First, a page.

Speaker: Prof. Ge Yu


I/O-Efficient Big Graph Computation (Slides)


The proliferation of popular online social networks such as Facebook and Twitter largely depends on graph analysis over billion-node graphs. Most graph algorithms are iterative in nature and usually generate a large number of intermediate data during iterations. The growing demand for large-scale graph data analysis tasks has led to a need of highly scalable data-intensive computing platforms. In this talk we focus on how to perform graph analysis on a cluster computing environment with I/O-efficient approach, since the memory resource of a given cluster can be easily exhausted due to the drastically growing rate of real-world graph volumes and the increased intermediate data scale in proportion to the graph volume. We developed a prototype system "HybridGraph" which employs low-cost disks and/or SSDs to store graph data and perform iterative computations efficiently through optimization mechanisms including indexing graph data, managing intermediate data based on adaptive switching, and tolerating failures without using checkpoints. Also, we report extensive experiment studies, and briefly discuss some efforts in progress to enhance the functions and performance of our system.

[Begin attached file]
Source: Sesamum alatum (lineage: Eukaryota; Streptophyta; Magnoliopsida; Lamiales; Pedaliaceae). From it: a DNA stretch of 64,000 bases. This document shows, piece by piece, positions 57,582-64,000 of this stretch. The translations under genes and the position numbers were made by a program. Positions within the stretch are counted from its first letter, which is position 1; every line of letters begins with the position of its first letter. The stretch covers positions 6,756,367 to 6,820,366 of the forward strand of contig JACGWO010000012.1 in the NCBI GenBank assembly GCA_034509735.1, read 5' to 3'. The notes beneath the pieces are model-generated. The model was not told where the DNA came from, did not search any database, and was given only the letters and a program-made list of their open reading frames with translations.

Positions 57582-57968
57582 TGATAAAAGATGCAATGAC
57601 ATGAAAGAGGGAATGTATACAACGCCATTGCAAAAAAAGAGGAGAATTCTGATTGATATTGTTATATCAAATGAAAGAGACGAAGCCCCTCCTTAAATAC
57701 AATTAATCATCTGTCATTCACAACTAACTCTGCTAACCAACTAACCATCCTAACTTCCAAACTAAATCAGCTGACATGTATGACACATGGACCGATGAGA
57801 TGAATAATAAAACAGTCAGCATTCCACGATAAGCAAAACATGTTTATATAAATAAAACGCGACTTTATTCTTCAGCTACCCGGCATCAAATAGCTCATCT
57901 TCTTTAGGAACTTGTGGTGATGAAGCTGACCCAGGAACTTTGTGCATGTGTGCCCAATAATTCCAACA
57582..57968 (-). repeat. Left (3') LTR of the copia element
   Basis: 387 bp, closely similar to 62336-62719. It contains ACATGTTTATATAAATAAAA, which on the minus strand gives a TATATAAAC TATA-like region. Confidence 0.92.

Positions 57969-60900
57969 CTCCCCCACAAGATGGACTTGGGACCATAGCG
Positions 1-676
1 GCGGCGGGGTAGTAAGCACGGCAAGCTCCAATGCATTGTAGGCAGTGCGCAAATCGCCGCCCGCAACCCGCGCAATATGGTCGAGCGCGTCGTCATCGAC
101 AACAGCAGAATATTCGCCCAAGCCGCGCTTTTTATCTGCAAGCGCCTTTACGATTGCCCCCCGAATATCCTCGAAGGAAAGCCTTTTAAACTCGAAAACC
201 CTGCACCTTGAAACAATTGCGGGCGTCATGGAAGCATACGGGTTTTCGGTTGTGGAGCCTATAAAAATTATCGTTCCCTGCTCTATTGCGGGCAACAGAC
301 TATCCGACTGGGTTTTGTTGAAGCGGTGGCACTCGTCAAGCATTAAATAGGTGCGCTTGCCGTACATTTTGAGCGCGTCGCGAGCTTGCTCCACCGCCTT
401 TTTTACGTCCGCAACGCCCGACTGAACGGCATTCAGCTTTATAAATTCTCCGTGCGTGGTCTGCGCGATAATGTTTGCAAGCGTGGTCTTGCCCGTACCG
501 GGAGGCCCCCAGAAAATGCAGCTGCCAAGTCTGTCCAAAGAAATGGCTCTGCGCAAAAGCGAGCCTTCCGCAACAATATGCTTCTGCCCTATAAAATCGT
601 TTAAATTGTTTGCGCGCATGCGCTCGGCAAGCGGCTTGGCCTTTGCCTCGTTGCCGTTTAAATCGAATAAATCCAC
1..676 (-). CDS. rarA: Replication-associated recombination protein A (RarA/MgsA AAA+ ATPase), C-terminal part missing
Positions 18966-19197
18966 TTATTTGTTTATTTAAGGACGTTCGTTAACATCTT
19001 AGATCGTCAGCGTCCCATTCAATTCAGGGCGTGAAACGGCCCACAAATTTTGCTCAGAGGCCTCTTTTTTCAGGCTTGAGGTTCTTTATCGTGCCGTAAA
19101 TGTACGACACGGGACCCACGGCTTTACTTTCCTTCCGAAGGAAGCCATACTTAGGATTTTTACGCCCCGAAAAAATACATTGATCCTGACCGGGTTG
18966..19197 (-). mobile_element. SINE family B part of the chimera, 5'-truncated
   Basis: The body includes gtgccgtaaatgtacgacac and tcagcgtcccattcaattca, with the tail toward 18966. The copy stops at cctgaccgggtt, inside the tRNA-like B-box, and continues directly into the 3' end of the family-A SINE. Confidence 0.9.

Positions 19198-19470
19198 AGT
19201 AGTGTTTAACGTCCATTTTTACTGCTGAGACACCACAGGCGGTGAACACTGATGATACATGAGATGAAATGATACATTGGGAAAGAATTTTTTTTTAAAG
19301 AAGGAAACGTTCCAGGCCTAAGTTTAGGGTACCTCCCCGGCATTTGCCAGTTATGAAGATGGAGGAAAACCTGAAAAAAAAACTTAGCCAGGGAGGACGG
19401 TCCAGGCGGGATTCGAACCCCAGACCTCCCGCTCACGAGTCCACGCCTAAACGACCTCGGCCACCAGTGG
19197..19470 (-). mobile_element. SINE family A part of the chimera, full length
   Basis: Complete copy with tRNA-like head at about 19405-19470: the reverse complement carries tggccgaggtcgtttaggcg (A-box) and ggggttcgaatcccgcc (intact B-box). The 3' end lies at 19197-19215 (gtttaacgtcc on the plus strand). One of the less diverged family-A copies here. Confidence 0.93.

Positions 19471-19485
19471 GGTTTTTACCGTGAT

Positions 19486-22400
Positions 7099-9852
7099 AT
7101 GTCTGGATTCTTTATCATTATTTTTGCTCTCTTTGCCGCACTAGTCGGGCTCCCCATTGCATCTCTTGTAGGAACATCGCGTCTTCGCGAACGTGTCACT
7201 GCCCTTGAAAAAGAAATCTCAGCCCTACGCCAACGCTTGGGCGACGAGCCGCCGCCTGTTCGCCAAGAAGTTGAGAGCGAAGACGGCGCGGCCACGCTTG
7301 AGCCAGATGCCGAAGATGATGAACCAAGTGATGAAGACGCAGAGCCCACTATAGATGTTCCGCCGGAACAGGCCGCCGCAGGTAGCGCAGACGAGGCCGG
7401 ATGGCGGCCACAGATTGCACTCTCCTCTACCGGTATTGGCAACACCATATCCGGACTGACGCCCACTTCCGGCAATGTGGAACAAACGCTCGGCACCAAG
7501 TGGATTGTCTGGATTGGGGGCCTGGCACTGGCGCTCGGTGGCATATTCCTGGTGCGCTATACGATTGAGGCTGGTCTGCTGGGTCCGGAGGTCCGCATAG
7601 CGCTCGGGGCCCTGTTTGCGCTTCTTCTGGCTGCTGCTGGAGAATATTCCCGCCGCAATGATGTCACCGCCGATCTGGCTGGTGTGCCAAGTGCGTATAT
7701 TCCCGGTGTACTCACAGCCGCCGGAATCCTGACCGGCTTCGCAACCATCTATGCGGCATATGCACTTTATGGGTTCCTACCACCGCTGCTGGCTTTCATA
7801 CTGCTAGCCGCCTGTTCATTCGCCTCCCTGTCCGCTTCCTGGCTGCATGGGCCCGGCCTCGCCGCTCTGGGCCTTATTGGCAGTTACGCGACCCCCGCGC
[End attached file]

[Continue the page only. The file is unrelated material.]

Ge YU is a professor of computer science, executive dean of School of Computer Science and Engineering, Northeastern University of China. His current research interests include big data management, distributed and parallel computing, data mining and machine learning, non-structural data integration, graph data and social media search. He currently serves on the editorial board of IEEE Transactions on Knowledge and Data Engineering, and has served on the program committee for many international conferences (including VLDB, ICDE, CIKM, ER, DASFAA, ADC etc). He has published more than 200 papers in refereed journals and conferences. He received his B. Tech. from Northeastern University of China in 1982, and the PhD degree in computing science from Kyushu University of Japan in 1996. He is a member of IEEE Computer Society and ACM, CCF fellow, the vice chair of the CCF Information System Technical Committee.

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